Nourishing not Dieting: Stereotypical “Diets”

The word Diet (capital D) holds many of us hostage.  Just uttering it and I imagine a world of restriction and sweat.  It can inflate and deflate, triumph and destroy, give us a sense of peace and control or havoc and chaos.  With a word that holds so much power over many of us, I seek to break it down and find the source of what it CAN bring for us.

As any millennial would do I first seek out Merriam Webster’s definition and lineage of this all too powerful word.  Merriam states that the word Diet is the way one lives their life.  The Greeks believed this too as “Diata” literally translates “to live one’s life”. That’s a pretty delicious way to describe something that has turned rather ugly in our modern lives.

So why do most of us, notably in westernized culture, allow what could be a beautiful translation into living your life with joy, compassion, and love; enable this word to create a sense of self-destruction, isolation, and hurt?  We as a human species crave connection.  We crave our tribe.  Ultimately we all desire the sense of community that comes with gathering around a meal and sharing our knowledge, not only in the food we prepare but also in our lives.

Food does more than just provide nutrition for our physical bodies; it also nourishes us on a deeper level. The social rituals we place around food, during the holidays especially are evidence that we are seeking more than calories when we sit down to eat.  We are seeking comfort in our ritual, our history, and our connection to family and friends. So I’m attempting to flip the script on what Diet means to me.  I found that working on the following points has helped me become a better, happier version of myself each and every day:

1.)   Be Grateful. Not only for your food and how it can nourish your body and mind, but also in other aspects of your life.  Be grateful each and everyday for what you are able to do now and how you are growing.  Bring loving kindness and acceptance inward so that the foods you choose are absorbed and digested to aide in your healing.  Write your gratitude down for the goals you have yet to accomplish, whether they be nutritionally based or otherwise as if they are already so.  This may seem like some “woo woo” yogi strategies but the insight you gain through this practice alone is exponential and powerful in nourishment of all types.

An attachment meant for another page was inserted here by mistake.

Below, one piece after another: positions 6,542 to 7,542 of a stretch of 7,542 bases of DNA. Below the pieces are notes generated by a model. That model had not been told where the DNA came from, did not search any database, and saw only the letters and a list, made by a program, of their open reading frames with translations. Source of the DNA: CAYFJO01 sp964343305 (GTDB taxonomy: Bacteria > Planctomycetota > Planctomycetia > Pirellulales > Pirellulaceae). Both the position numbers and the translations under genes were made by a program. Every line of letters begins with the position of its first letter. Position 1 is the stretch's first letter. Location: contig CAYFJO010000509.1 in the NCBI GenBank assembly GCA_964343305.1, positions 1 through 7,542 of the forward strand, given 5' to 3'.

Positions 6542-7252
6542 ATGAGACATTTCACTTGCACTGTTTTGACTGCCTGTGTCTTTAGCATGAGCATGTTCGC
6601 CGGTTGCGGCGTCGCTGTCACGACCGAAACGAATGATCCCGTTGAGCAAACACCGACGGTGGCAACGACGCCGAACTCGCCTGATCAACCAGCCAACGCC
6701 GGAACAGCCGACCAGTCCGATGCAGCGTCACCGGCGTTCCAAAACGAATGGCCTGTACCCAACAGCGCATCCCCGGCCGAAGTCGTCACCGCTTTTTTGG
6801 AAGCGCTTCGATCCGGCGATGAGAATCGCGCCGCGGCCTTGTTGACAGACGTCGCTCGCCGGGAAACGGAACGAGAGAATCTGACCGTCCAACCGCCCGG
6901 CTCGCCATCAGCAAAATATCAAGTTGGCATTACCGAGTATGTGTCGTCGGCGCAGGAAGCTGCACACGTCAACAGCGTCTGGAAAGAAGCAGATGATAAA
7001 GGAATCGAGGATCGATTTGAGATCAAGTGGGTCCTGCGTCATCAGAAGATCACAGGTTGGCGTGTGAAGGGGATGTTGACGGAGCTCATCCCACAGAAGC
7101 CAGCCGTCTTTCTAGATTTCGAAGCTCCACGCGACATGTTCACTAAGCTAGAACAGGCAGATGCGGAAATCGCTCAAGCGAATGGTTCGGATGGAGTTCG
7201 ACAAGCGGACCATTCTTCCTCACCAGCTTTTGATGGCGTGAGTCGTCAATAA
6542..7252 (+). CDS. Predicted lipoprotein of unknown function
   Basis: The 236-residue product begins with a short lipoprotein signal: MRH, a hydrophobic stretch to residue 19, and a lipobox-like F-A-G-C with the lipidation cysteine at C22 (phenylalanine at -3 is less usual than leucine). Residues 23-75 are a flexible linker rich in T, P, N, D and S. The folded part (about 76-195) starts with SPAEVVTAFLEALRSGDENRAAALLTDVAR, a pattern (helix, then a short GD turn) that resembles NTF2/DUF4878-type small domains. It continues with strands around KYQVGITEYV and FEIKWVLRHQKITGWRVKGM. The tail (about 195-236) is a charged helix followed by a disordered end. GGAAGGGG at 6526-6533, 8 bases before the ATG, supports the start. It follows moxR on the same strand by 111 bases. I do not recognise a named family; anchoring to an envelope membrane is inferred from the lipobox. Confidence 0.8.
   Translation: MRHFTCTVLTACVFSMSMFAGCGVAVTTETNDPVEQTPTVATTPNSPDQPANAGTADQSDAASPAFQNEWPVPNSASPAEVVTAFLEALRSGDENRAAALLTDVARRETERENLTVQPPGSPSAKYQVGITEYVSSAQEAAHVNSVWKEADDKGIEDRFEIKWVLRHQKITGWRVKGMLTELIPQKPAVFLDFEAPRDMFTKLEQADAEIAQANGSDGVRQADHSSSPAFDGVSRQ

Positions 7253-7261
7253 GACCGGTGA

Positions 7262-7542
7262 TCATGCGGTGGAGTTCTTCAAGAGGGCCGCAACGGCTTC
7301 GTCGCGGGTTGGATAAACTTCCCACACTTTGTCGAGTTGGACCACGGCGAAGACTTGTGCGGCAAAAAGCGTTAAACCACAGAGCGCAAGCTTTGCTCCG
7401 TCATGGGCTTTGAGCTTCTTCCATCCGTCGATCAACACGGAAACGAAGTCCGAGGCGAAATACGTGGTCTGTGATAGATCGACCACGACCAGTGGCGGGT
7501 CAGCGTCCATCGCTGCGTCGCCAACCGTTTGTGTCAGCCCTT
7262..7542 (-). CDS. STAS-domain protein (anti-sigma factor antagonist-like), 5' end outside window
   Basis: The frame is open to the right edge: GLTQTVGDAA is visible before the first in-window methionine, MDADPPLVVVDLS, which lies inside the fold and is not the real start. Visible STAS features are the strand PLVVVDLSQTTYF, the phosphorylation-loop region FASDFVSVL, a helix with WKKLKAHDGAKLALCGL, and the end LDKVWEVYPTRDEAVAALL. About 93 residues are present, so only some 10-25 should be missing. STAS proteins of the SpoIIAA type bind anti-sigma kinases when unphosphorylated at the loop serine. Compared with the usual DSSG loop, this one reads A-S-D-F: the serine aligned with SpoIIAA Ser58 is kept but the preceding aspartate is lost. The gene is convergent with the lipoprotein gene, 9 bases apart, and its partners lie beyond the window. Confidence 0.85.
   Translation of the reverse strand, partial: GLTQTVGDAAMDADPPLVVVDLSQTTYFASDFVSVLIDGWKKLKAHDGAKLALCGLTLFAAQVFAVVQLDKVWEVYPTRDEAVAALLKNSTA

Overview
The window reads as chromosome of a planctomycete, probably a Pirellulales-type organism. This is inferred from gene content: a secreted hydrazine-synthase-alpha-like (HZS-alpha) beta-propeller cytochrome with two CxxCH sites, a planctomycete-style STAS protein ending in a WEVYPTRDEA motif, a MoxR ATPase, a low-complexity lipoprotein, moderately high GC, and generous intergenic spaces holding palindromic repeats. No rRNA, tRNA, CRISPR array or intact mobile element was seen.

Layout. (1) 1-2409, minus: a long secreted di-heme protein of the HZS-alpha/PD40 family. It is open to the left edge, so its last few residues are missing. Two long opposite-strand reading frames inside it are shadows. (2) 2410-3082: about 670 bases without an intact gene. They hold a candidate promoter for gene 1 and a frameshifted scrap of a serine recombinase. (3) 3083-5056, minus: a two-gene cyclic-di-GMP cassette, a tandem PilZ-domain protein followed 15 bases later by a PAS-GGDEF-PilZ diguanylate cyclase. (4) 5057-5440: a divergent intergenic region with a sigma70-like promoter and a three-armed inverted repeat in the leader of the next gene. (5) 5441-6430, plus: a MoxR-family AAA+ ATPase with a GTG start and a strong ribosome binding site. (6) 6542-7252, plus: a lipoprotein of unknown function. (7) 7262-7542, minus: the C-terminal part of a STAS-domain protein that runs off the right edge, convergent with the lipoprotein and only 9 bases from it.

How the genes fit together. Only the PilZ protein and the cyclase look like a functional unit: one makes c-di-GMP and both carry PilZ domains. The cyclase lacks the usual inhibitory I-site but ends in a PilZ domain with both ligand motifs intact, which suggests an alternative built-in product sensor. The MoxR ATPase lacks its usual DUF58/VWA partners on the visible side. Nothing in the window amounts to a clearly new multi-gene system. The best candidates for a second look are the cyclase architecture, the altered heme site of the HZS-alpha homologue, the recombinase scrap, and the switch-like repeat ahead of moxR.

2.)   Eat Intuitively.  Healing occurs here!  Honor your body and what it offers others.   Understand what YOU need.  Become aware of what foods you desire and crave.  What is right for one person is not right for all.  That is why some thrive on a plant-based vegan diet while others thrive on meat and dairy.  Acknowledge the nourishment and strength in the plants and animals you consume and eat those foods that serve you best.

3.)   Stay Connected.  Your shrinking away does not serve the world. Enjoy your connection to your food by understanding where it comes from who grew, harvested, raised or caught it.  Be conscientious in your power to purchase and support farming practices.  Connect to your heritage or family through recipes.

4.)   Return to Love.  Much like staying connected to your food, it is important to bring love into your body so that it can properly digest and absorb the nutrients it needs.  Surround yourself with positive people and enjoyable conversation.

5.)   Enjoy, Savor, and Relax.  When your body is relaxed it can digest and utilize the foods you eat properly, however, eat hurriedly or in a stressed or anxious state and your body’s stress response (cortisol) will run rampant and place you into fight or flight mode.  In this state your body’s priority is survival, so relax and enjoy the pleasure of eating.

Through these changes in my relationship around food and my body I realize there are no shortcuts when it comes to food and body freedom.  No sweeping it under the rug, or tucking it into a napkin.  The soul is imperative to grow, evolve, and ultimately heal.  If you have a challenge around food and your body, you are here to heal it.  This isn’t always a quick fix and if it were none of us would be dealing with these types of conversations.  I’ve resolved to view my struggle with food and body as a roadmap.  I can relax into the journey and ask myself more meaningful questions along the way.  Gain insight into things bigger than just the vessel in which I navigate the world and heal.

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